• Private banks have no incentive to lend at reasonable rates, pay reasonable returns on deposits, or view the community they serve as more than a source of profit. The public relations campaigns private banks engage in are an investment in burnishing their image, not in their real commitment to serving the community.
  • A public bank would serve all areas of the state, regardless of the stage of economic development.
  • Public bank “profits ” would accrue to the state, allowing for an offset to regressive sales and property taxes.

I would encourage North Carolina to implement the ESG standards European companies look for when deciding to open new facilities in the US.

  • North Carolina should not resist implementing environmental, social and governance standards (ESGs) that are important to attract companies based in Europe. Resistance to these standards is an automatic disqualifying factor for companies that are required by law to report their progress in these areas when based in the European Union.

Greens support an end to state use of taxpayer dollars to fund private and for-profit schools. I will hold the charter school system up to the light to see if it can withstand expert scrutiny and open discussion of educational outcomes.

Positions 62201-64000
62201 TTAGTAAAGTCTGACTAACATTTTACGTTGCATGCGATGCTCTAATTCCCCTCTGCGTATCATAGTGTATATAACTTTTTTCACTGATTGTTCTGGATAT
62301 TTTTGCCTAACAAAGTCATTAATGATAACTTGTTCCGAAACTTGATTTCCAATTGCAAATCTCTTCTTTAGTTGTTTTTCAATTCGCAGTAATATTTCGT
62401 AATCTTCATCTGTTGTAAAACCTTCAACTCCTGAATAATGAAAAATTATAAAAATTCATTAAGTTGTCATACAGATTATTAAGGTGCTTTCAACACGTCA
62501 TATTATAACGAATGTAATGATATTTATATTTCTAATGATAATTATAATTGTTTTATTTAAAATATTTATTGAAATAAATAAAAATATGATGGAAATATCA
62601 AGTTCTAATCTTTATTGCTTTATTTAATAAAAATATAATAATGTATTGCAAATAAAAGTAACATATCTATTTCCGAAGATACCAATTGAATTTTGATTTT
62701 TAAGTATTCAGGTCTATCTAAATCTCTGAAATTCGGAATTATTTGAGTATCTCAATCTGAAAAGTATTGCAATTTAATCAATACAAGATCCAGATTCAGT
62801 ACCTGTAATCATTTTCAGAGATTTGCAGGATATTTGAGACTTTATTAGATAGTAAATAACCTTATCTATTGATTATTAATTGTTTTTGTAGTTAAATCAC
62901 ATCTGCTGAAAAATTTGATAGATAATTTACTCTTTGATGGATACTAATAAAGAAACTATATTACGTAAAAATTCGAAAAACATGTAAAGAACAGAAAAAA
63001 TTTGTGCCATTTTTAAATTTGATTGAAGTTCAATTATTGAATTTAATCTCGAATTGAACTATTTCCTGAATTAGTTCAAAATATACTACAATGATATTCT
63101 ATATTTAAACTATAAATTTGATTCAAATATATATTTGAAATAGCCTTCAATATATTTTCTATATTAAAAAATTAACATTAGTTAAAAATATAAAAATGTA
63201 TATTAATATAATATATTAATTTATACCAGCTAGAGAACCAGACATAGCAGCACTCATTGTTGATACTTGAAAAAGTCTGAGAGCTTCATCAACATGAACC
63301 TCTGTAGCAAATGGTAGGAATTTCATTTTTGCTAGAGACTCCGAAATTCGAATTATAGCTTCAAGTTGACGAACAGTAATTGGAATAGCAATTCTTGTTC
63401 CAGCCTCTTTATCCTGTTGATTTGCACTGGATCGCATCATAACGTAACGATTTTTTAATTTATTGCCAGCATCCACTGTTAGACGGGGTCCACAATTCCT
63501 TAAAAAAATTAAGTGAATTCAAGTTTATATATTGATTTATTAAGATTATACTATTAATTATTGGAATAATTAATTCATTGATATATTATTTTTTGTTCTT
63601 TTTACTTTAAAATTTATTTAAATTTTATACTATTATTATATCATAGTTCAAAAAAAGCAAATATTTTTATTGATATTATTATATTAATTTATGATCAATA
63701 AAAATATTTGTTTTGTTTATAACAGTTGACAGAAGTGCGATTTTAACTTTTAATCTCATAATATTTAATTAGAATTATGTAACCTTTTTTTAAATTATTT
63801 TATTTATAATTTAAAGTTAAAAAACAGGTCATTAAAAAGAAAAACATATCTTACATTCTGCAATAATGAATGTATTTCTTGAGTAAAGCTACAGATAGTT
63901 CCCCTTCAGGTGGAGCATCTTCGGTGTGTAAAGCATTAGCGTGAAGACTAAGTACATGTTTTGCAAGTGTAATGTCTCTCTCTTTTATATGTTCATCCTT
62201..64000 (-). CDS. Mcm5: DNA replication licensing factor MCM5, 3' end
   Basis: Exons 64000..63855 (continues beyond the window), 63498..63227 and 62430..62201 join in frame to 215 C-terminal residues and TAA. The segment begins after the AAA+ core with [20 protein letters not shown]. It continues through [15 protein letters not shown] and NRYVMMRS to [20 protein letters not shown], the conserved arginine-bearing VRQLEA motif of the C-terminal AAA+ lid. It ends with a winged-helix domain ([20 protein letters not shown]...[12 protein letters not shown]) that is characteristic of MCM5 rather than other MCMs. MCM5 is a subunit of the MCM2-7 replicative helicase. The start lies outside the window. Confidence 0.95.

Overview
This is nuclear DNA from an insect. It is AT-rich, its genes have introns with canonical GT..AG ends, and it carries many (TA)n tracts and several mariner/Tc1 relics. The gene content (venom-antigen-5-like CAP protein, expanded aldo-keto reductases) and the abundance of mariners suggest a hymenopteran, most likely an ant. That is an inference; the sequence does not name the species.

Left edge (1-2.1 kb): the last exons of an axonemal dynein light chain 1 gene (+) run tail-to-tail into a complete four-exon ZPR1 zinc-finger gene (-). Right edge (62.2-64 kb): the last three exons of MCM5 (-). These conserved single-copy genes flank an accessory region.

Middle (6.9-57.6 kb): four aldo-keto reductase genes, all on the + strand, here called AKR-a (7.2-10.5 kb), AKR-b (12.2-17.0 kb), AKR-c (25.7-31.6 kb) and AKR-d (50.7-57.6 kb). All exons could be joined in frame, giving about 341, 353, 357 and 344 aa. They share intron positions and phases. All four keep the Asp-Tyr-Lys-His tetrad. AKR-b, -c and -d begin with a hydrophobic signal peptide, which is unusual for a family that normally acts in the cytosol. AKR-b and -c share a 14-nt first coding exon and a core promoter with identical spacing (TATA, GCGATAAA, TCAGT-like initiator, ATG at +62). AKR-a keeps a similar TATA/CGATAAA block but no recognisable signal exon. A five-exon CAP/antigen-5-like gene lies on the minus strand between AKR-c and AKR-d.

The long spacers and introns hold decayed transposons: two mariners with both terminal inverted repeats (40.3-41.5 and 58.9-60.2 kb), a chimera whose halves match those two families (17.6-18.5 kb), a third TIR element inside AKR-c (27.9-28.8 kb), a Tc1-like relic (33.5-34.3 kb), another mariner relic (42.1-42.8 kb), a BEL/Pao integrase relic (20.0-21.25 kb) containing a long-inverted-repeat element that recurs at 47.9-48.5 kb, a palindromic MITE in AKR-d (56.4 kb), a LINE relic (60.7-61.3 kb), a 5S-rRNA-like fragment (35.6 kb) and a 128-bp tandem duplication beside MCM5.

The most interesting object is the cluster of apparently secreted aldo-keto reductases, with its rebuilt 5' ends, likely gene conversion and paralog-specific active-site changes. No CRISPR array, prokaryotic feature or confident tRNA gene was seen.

• The intent of charter school advocates and the legislature is plain, which is to end the public school system by engineering its failure. That this is happening over a period of time instead of overnight is because the legislature has to allot time for banks and investors to develop the private school system to the point where it will be socially acceptable to stop funding public schools. In at least one state, Florida, a conservative school superintendent is recorded as stating that this is the intent of the charter school movement, and that the intent in public education is not to educate for employment or enrichment of life, but to instill morality. By this what he really means is obedience to Christian teaching and rejection of any thought that might be critical of conservative ideology. This is similar to ideas espoused by Betsy DeVos, who oversaw the beginnings of the end of public education, and reinforced by the likes of Mark Robinson.